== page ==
TEMPE, Ariz. -- After an injury-marred 2010 season, Jason Bulger is determined to get back in the Angels' bullpen mix and show that he can be a reliable arm in whatever role emerges.
Bulger made his spring debut on Monday in a save situation against the Athletics and got the out that wrapped up a one-run victory.
"We're seeing some strides with Bulg," Angels manager Mike Scioscia said. "He has an electric arm when he's feeling good. Last year he had some issues with his health, and we're seeing him get back on track."
Bulger, whose mid-90s fastball is complemented by a big breaking ball, was limited by shoulder issues to 25 appearances and a 4.88 ERA in 2010. The 6-foot-4 right-hander was the club's most durable reliever in 2009, appearing in 64 games with a 6-1 record and 3.56 ERA.
"I'm full go," Bulger said, "letting it go. I'm not having any problems. I hurt the shoulder at the end of May, came back to pitch the last month and then took a month off. I did my exercises and started throwing again, and I'm feeling great.
"I think I can do even better than . Towards the end of that season, I was starting to pitch to my potential. There's a lot of competition here, a lot of great arms. But I feel good if I can pitch to my ability."
Speedster Bourjos refining bunting skills
TEMPE, Ariz. -- Peter Bourjos might not be the fastest man in Major League Baseball, but he'd be running a leg on the sport's sprint relay team.
The Angels' young center fielder can fly. He probably won't be leading off much this season, but it's in his future. Mastering the fine art of bunting is on Bourjos' list of goals, and that is more than fine with his boss.
"That's something he has to have, and he is a good bunter," manager Mike Scioscia said, having watched Bourjos drop a bunt single to go with a double on Monday against Oakland.
2010 Spring Training - Los Angeles Angels
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Sights & Sounds
Spring Training Info
"You need a third baseman to respect the fact you can bunt to limit his range. You're going to roll a lot of balls over to third that are going to be hits if he's drawn in. For a speed guy, if you can bunt, it's a huge weapon in the holes it can open up."
Bourjos too often found himself down in counts during his two-month stint with the Angels last year to take advantage of his blinding speed with bunts. That's something he plans to rectify.
"I really want to work on bunting, getting it down and deadening the ball," Bourjos said. "In the big leagues, I was struggling when I came up to get comfortable. I want to make it one of my goals to lay down a bunt now and then, to keep guys aware of it. If I can squeeze out an extra hit with it here and there, it's important."
To alleviate the pressure, Bourjos figures to open the season at the bottom of the order. He has shown he can hit -- and produce some power -- in the Minor Leagues. His six homers in 51 games with the Angels in August and September would project to about 20 over a full season.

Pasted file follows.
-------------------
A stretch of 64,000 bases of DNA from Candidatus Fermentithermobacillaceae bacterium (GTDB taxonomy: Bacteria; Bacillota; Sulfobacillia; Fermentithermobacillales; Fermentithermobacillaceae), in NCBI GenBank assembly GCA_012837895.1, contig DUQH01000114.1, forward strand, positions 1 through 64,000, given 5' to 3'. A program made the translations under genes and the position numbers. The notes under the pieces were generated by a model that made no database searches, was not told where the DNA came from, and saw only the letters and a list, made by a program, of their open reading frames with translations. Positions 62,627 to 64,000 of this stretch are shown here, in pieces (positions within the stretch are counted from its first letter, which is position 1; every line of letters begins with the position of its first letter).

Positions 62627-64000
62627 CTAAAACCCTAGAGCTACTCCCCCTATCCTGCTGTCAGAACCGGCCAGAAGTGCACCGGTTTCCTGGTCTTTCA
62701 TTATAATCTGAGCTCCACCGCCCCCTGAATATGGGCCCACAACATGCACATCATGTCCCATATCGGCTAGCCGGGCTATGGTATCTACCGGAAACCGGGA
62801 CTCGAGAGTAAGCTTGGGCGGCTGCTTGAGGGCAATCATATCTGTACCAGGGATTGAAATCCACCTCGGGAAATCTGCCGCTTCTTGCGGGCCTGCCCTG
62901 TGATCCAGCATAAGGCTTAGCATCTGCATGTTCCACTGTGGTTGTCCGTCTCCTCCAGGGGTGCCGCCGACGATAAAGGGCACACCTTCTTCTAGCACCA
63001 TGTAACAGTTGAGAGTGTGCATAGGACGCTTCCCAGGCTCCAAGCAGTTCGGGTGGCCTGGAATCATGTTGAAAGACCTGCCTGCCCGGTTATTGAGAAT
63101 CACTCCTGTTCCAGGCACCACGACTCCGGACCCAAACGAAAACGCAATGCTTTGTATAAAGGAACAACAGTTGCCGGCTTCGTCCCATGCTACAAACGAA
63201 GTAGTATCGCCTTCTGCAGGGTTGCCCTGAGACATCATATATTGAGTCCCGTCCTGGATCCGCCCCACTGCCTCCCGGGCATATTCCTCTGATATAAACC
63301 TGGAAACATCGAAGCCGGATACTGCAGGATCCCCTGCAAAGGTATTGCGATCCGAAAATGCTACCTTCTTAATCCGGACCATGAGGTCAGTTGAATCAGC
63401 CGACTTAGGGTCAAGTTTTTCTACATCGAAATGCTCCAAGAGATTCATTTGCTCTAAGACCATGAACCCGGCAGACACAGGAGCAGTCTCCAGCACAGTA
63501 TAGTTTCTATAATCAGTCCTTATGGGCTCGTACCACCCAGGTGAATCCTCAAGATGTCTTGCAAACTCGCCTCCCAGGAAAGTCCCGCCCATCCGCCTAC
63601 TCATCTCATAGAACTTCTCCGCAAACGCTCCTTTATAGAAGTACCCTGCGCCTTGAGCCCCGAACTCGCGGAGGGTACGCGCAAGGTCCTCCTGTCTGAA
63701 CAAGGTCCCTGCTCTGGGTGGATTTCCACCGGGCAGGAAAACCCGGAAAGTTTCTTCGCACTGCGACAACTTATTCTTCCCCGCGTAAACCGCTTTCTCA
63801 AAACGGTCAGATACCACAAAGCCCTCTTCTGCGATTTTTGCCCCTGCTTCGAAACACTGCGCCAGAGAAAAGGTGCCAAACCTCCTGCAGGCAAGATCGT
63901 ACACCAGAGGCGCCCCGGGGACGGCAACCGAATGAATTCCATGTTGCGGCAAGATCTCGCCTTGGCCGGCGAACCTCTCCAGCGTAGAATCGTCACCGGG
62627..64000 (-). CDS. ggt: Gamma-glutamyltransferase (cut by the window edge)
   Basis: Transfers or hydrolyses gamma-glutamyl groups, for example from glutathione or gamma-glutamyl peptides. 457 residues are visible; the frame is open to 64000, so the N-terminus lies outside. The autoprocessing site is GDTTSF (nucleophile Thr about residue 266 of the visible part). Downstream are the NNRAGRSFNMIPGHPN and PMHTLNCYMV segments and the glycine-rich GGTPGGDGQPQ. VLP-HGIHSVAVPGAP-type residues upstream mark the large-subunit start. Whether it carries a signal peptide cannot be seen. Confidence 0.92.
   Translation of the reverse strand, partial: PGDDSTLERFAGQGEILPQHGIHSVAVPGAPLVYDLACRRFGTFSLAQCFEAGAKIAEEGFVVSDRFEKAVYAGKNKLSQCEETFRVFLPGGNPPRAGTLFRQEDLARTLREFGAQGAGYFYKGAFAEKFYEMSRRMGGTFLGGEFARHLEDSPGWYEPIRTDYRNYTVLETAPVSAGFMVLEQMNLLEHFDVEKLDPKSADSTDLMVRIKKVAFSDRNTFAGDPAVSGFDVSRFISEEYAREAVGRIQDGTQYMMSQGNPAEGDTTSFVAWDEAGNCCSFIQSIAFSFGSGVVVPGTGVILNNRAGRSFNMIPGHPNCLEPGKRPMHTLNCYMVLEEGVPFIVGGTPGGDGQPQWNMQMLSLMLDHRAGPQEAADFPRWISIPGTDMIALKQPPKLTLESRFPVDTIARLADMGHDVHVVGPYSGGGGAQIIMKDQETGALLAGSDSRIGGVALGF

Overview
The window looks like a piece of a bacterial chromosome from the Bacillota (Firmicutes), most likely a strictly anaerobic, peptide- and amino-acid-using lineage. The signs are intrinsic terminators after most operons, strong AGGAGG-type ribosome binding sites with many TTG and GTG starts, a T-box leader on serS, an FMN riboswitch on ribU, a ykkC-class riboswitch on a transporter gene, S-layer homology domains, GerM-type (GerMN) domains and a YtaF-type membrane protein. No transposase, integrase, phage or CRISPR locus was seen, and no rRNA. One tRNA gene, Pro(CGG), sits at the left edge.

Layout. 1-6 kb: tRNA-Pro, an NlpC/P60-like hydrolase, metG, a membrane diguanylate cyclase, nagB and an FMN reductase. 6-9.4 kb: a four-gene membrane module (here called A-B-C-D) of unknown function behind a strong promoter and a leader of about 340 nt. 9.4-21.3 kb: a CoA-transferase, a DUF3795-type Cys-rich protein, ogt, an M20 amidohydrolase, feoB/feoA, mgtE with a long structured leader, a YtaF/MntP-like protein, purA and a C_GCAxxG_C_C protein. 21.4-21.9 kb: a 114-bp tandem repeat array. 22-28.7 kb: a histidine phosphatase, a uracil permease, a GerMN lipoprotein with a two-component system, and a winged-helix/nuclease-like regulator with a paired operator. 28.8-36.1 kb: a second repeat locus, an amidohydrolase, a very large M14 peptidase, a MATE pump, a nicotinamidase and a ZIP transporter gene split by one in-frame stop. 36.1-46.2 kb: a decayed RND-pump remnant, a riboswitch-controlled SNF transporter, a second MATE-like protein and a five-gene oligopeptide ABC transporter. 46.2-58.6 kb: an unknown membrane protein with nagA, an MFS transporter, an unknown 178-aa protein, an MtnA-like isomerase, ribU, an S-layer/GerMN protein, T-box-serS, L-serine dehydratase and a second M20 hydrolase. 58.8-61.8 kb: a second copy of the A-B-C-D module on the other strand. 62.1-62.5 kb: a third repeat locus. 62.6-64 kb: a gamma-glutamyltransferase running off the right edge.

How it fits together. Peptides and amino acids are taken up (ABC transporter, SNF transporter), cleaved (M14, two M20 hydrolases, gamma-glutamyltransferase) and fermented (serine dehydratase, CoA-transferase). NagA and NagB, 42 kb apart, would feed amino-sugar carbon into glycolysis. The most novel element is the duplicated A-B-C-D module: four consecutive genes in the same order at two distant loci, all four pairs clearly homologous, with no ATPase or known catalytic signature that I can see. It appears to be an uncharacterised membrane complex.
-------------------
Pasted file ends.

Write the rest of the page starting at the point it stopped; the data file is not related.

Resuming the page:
Wood ready to bounce back from rough 2010
TEMPE, Ariz. -- Held back briefly by back stiffness, Brandon Wood was in the Angels' lineup at third base for the first time in Cactus League play on Tuesday against the Reds at Tempe Diablo Stadium.
"It'll be good to hit some live pitching," Wood said. "Time to work out the kinks."
Angels manager Mike Scioscia said he feels Wood, long regarded as one of the game's premier prospects, has the ability to be a much better hitter than he showed in 2010, when he batted .146 in 226 at-bats, losing the job at third base in the process.
"Woody's worked hard this winter," Scioscia said. "He was set back a little with his back and is ready to play a game. Brandon needs to prove to himself that he's made adjustments and can make adjustments from his experience last year and be a Major League player.
"I think a lot of it is confidence. It's tough to get confidence when you hit .146. I want him to mature as a ballplayer. That experience was very, very difficult for him and for all of us. It definitely was not scripted that way. It's frustrating when a player has talent and does what Brandon did. This Spring Training is going to be about him hopefully attacking Major League pitching and showing what he has, stepping up to reach his potential."
Rehab on hold with Morales under the weather
TEMPE, Ariz. -- Kendry Morales is running a temperature in triple digits and was not in uniform on Tuesday. The Angels' first baseman is coming back from lower left leg surgery and is unsure if he'll be running well enough by Opening Day to be cleared to play.
"If he can get a little work it, it won't set us back too far," Angels manager Mike Scioscia said. "If you miss a week or 10 days, it's going to be a different issue. Two days is not an issue."
Mark Trumbo has been playing first base in Morales' absence. Morales has been taking ground balls and batting practice, and is up to 80 percent of his body weight on a treadmill.
Free-agent acquisition Hisanori Takahashi, who had a setback with back stiffness, was set to throw live batting practice on Tuesday.
"Hisanori knows what he needs to do to be ready," Scioscia said of the veteran left-hander who excelled in multiple roles last year for the Mets.
Lyle Spencer is a reporter for MLB.com. This story was not subject to the approval of Major League Baseball or its clubs.